that, but car brakes are hidden out of sight, inside the wheels, where you can't see the
heat energy they're wasting. But the heat they generate is extraordinary:
according to one manufacturer, Brembo, the brakes in formula-1 race cars can heat up as high as 1000°C (1830°F)!
Chart: Friction brakes in ordinary cars (orange) and formula-1 race cars (red) heat up to extraordinary temperatures, wasting huge amounts of energy as heat.
How could we make better brakes?
Let's try to imagine designing a better braking system for a bicycle by thinking about the
science. When we're riding along, our bodies and bikes have
kinetic energy (the energy that all moving objects have);
when we brake to a stop, all
that kinetic energy has to disappear. When we start up again, we need
more kinetic energy. An ideal braking system would involve temporarily putting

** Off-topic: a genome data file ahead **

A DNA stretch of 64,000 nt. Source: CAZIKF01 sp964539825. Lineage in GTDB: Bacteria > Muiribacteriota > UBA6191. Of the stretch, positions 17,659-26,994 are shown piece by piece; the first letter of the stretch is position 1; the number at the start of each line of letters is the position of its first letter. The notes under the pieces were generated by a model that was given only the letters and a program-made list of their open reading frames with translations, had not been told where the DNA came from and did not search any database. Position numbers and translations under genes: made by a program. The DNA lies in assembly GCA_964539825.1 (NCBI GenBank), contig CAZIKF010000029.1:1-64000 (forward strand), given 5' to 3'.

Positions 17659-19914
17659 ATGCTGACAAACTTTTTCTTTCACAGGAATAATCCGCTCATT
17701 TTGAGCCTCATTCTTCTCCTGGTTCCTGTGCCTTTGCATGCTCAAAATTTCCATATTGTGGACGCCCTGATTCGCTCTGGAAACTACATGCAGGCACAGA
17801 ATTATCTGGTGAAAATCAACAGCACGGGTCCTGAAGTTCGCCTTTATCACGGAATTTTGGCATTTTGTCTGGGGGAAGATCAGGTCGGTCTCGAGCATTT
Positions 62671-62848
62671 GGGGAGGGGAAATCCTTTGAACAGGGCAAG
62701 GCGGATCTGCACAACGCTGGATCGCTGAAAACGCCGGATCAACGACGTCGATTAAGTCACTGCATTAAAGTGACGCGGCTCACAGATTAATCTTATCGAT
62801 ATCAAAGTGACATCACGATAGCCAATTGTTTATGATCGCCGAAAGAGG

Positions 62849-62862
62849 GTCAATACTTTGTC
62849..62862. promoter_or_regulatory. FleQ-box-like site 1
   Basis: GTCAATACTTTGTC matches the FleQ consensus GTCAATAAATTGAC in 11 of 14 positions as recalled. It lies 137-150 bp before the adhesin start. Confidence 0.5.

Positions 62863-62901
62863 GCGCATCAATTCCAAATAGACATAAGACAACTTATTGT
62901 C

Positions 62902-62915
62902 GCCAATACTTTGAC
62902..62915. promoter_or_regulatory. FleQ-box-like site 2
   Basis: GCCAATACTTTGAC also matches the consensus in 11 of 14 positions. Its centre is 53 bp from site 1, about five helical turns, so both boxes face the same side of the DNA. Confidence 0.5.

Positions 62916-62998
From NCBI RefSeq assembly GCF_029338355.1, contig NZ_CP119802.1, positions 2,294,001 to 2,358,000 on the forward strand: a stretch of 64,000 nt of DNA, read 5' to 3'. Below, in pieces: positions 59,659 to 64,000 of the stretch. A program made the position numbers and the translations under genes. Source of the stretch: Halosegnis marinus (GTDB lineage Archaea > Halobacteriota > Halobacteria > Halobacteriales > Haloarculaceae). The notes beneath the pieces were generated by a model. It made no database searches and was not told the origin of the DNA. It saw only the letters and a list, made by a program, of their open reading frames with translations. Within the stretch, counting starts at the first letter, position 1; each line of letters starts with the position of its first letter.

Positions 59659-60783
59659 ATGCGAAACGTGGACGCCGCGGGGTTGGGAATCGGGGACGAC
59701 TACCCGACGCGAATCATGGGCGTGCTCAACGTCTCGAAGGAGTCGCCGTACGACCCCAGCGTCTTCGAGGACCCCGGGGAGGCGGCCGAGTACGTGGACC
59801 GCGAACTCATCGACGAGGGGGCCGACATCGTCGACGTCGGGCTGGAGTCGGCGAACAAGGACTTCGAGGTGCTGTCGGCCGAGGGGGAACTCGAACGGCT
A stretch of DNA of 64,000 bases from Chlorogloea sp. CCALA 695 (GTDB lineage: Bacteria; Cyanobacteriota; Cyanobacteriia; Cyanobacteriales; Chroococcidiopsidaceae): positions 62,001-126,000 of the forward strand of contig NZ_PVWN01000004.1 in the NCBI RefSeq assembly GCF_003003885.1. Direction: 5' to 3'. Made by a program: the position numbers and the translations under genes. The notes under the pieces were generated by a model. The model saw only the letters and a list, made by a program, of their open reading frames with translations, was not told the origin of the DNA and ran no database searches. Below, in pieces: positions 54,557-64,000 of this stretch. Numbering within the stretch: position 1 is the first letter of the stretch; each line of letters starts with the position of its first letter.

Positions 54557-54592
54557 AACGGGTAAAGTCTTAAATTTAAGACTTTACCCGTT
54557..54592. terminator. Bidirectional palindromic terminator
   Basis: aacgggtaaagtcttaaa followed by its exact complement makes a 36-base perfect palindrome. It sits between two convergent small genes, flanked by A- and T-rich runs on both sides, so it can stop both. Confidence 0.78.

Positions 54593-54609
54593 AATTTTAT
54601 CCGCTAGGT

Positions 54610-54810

our kinetic energy to one side without throwing it away forever (as we do
when we hit conventional brakes)—a way of storing the energy so we can get it
back again in the future.
Artwork: Regenerative braking by using a ramp to store kinetic energy as potential energy.
How could we achieve this? If you're a cyclist, one easy but rather impractical way would be
to carry a gigantic ramp around on your back. Each time you wanted to stop, you could throw the
ramp down on the road up ahead of you so you'd bicycle up it and
gradually come to a halt, some distance in the air. As you went up
the ramp, it would be like going up a hill: your kinetic energy would be rapidly
converted into potential energy and you'd slow down and stop. When
you were ready to start off again, you'd simply roll down the other side of
the ramp and you'd get back (most of) your original energy (the stored
potential energy would be converted back to kinetic energy, just as it is